The only problem I have with this book is that it goes over the top unnecessarily.

An increasingly common problem as we approach the event horizon of "there are no longer any hurdles to publishing a book" and "hay look i kan type." It's no longer required to have an actual, you know, point... just be able to list enough Completely Egregious Awfulnesses* and slap some covers on it.

*Real, imagined, made up or heard on Fox News, to list the descending hierarchy.

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Wed Aug 15, 2012 4:42 am
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Post Re: Born with a Junk Food Deficiency
JamesGifford wrote:
An increasingly common problem as we approach the event horizon of "there are no longer any hurdles to publishing a book" and "hay look i kan type." It's no longer required to have an actual, you know, point... just be able to list enough Completely Egregious Awfulnesses and slap some covers on it.


You've conflated several diverging arguments here. I feel compelled to enumerate. (Or bulletize... the [list=] tag does not work here.)

  • "There are no hurdles to publishing a book." True, if you count self-publishing and POD. But those books do not show up on airport bookstands.*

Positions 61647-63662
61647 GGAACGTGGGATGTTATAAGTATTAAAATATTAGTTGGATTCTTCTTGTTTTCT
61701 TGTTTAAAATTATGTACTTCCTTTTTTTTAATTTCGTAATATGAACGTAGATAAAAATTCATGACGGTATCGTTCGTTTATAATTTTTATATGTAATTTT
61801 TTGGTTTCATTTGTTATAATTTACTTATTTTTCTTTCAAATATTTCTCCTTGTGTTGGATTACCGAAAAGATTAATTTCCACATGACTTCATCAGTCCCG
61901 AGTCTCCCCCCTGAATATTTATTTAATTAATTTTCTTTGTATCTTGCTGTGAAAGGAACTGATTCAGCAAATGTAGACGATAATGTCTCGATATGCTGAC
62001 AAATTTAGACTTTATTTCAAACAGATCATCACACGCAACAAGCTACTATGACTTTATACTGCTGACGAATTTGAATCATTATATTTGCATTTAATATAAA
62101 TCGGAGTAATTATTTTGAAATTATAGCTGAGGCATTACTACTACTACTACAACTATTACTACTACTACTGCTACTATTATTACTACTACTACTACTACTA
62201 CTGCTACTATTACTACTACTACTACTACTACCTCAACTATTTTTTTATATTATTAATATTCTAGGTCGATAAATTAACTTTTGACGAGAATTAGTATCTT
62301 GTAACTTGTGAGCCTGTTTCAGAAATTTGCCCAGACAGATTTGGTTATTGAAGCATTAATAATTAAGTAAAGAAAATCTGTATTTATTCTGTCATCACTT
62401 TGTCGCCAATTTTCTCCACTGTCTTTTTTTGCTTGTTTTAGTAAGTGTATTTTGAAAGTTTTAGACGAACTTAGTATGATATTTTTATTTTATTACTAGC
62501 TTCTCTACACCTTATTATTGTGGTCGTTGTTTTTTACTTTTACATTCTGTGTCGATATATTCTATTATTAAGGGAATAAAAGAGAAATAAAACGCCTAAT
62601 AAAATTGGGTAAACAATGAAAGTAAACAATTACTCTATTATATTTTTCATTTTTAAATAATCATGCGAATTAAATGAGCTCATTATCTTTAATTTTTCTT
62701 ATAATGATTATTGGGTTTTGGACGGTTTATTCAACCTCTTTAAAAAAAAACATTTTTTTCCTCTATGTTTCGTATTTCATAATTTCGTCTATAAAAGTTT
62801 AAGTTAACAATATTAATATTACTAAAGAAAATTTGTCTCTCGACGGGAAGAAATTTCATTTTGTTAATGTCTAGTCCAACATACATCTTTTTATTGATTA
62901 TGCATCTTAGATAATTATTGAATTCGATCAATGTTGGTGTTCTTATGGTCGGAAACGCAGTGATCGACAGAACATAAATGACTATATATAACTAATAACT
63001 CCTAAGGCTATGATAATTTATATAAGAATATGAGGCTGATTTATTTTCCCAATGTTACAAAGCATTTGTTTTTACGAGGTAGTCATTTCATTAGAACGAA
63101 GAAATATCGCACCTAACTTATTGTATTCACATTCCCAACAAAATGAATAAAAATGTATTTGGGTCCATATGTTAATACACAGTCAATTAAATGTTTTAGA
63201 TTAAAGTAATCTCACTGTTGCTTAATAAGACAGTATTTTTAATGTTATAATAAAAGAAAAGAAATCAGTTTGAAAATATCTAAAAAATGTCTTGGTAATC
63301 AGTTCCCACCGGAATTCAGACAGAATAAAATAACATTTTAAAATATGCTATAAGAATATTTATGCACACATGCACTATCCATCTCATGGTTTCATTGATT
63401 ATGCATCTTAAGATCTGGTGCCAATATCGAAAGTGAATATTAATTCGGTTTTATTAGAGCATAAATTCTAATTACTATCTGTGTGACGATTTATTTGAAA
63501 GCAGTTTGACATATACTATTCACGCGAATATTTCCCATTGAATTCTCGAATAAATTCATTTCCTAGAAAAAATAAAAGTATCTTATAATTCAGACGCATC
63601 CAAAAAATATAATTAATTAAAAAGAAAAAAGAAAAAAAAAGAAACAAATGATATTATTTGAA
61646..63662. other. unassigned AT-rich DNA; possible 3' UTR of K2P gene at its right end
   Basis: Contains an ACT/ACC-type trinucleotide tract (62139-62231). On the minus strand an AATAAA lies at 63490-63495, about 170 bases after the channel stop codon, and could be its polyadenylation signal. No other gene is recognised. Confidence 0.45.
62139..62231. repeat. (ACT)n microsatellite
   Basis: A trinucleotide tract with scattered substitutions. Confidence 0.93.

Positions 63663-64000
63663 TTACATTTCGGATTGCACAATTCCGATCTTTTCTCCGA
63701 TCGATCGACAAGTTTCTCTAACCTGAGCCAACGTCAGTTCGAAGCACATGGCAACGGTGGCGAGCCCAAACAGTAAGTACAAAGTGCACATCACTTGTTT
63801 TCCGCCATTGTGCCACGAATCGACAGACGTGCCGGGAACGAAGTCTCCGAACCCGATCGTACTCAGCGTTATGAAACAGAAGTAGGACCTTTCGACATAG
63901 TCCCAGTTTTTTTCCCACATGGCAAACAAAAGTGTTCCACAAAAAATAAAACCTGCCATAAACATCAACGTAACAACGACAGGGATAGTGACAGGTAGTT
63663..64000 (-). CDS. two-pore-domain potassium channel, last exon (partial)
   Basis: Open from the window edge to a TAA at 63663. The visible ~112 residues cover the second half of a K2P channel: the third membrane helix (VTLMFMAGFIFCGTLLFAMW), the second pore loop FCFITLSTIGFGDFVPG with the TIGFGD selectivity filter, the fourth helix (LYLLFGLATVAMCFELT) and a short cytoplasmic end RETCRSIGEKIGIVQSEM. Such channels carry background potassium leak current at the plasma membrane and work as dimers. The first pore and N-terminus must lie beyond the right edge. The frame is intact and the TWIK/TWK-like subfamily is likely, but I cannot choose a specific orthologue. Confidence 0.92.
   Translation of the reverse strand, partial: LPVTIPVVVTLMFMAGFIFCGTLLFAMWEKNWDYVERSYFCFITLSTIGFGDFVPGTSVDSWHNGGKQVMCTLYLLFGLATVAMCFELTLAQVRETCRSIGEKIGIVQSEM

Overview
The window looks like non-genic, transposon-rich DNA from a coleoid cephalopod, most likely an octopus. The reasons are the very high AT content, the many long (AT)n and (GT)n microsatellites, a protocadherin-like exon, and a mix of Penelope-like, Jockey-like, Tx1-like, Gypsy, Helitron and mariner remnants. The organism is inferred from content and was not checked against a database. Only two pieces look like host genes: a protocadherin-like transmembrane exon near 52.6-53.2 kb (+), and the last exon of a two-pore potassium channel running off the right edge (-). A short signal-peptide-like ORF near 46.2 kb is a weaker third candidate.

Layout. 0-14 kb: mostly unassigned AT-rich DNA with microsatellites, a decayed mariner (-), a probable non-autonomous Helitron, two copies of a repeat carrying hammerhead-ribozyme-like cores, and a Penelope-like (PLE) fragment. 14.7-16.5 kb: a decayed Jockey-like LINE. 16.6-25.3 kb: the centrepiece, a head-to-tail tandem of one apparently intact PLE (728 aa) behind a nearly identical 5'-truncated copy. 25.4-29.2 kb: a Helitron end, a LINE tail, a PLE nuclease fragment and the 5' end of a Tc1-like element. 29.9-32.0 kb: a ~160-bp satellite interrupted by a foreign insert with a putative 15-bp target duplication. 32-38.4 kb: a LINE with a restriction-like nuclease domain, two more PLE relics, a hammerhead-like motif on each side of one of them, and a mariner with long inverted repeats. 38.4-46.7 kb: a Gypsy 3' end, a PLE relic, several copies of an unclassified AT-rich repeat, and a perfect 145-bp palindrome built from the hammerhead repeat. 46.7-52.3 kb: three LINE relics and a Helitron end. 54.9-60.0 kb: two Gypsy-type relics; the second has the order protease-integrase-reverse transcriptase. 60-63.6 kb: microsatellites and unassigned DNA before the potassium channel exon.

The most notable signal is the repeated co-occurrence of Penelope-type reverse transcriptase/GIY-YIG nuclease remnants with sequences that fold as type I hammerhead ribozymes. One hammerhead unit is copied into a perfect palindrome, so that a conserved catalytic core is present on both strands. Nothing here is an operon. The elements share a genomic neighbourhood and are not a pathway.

• The traditional publishers have, if anything, raised the bar on their submissions. I know someone who creates proposals for books aimed at sizable advances. In particular, authors are now required to have their own "platform," basically, have enough fans who will buy their book to justify publishing it.
  • For new authors, traditional publishers pretty much won't bother with them until they've self-published and sold many. This is the advice being given a friend of mine who meets the traditional publishing requirements - has a platform of thousands of fans - but is being told he'd get more of an advance this way.
  • As I said, this book does have a point - two, actually - and all the supporting data to substantiate it. The problem I have is with the interstitial color commentary. You could take a marker and redact a sentence per page, plus the cartoons, and end up with something even more impactful for its sobriety.

* That's not to say that dreck doesn't end up on airport bookstands. It's just dreck that will sell, usually because of the name behind it. Or it's got a political agenda and is being backed by deep pockets.


Wed Aug 15, 2012 5:31 am
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Post Re: Born with a Junk Food Deficiency
And in turn, you're arguing two different ends of the spectrum. Commercial fiction publishing is dead as a doornail unless your name ends in Patterson, Clancy, King etc. - you have to be a megastar to even get a form letter rejection from a large house. It's become a closed shop of circular reasoning, much like the sf world where all that ever seems to get published any more is anthologies of pieces written by other anthology editors. (see: circle jerk.)

And most ballyhooed, mega-advance, wonderful-new-find writers are either one-shot wonders or crap artists a publisher is desperately trying to make into a new franchise. Or both.

This is largely true of most pop-sci and mass-info and exposay type books as well; if you're a Chopra or a Ray, you're in; newcomer: forget it.